Yesterday the Humane Society of the United States (HSUS), the world’s richest animal-rights organization, launched its "National Conference on Animals in Disaster," a four-day event meant to "ensure that all pet owners have a plan for their animals in case of a disaster." With cameras running, HSUS president Wayne Pacelle sermonized about lessons learned from Hurricane Katrina: "When we fail to account for the needs of animals, we really cannot have a successful disaster response." It’s a nice sentiment, but considering the track record HSUS has established in its most recent "relief efforts," you’ll understand if we’re suspicious.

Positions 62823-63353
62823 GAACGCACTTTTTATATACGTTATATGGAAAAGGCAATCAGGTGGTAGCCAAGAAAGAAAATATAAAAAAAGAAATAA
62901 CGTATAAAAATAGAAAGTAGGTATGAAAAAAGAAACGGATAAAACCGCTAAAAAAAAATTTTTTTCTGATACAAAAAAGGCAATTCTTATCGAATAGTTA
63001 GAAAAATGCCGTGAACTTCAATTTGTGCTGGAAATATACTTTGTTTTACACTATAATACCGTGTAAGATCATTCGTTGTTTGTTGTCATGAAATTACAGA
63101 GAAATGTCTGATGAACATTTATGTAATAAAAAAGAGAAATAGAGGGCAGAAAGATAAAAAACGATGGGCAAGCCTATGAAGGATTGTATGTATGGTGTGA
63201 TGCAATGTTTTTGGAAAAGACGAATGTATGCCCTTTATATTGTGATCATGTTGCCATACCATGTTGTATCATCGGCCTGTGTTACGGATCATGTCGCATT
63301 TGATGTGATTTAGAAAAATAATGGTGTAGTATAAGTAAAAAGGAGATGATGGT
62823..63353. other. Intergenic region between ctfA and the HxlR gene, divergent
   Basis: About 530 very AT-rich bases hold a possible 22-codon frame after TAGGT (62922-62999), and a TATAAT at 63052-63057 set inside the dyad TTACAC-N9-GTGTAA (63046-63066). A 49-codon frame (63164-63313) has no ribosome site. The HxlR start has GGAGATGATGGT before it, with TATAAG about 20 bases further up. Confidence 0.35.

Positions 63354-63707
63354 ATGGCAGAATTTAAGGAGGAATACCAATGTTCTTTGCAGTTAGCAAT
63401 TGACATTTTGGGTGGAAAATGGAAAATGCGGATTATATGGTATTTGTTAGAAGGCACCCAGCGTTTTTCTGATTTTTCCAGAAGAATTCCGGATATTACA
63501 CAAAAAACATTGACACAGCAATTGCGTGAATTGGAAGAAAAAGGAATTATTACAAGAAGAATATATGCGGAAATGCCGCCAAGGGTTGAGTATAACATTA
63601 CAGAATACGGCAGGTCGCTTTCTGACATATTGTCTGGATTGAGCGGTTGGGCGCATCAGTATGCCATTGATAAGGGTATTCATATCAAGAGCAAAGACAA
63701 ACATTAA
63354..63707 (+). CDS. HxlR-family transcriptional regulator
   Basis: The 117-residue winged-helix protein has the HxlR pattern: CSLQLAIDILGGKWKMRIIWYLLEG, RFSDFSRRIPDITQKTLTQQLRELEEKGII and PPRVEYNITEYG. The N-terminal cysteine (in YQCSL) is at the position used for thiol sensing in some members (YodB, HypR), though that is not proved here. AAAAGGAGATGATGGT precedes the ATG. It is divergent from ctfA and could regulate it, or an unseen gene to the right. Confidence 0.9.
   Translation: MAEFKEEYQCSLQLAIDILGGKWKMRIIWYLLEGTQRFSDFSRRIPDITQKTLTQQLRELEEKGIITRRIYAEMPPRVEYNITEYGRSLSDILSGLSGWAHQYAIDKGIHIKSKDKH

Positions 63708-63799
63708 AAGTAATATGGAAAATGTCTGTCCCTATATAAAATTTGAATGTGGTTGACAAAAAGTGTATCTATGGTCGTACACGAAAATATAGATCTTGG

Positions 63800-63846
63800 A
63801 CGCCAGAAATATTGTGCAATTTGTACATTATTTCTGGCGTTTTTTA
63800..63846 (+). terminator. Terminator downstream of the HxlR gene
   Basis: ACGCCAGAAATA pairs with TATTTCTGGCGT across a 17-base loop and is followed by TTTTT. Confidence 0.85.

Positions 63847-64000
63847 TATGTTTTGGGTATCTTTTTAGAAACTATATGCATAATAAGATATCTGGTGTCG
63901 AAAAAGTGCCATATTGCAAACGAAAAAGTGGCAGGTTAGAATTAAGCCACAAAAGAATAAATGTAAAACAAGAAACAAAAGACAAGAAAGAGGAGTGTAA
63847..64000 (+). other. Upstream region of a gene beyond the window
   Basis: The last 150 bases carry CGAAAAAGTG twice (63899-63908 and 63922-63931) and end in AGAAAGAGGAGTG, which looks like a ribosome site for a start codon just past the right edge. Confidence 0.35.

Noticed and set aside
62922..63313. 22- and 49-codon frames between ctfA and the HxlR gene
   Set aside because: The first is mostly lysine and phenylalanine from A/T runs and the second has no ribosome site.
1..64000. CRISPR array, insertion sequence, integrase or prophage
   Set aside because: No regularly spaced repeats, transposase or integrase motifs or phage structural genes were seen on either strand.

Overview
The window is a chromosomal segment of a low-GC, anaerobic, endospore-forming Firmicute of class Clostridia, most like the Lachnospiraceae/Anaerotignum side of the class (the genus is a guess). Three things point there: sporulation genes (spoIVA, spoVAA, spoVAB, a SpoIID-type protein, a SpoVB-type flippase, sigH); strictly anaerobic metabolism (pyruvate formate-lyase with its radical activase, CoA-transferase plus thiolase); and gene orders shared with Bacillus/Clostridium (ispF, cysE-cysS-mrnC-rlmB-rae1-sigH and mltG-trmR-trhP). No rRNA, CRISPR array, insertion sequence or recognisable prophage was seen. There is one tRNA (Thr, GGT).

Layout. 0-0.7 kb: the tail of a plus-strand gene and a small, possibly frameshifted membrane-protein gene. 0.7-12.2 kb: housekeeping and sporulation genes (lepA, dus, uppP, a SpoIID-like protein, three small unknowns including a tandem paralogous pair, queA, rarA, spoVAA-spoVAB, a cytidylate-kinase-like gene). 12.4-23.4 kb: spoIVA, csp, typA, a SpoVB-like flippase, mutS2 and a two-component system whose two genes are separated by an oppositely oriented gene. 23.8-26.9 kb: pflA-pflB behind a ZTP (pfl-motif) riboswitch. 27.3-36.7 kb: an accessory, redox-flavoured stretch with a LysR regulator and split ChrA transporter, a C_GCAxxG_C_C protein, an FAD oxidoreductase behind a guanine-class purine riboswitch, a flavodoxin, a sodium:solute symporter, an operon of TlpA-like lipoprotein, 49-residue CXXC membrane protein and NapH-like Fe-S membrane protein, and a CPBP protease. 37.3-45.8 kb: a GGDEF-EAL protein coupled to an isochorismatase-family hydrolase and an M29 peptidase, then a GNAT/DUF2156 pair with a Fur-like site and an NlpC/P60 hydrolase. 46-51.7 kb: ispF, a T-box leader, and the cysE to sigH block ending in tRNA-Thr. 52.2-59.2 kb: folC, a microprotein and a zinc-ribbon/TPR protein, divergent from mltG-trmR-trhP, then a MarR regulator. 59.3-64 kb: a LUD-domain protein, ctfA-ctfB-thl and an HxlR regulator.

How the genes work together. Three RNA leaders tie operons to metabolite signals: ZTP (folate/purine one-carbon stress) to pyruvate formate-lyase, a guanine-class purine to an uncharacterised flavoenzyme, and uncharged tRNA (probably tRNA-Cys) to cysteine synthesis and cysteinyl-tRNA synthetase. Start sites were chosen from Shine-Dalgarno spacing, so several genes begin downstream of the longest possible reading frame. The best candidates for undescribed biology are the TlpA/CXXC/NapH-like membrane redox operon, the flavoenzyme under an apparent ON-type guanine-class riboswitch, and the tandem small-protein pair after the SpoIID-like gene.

Amid a flurry of accusations that HSUS misallocated funds and defrauded donors, Louisiana Attorney General Charles Foti has opened up a full investigation into the $30 million the group raised after Katrina. Ostensibly this money was going to direct animal rescues and reunions. But HSUS’s repeated failure to account for how and where this cash was spent leads some (including the Bayou State’s chief law enforcement officer) to suspect that the funds were funneled into non-Katrina-related projects.
It appears hypocritical for HSUS to promote its disaster-relief virtues while simultaneously under investigation for serious vices. Somehow we doubt The New York Times would have devoted A-Section space to a Rep. William Jefferson press conference on congressional ethics, a Rush Limbaugh "Just Say No" seminar, a "Safe Driving with the Kennedys" conference, or … well, you get the idea.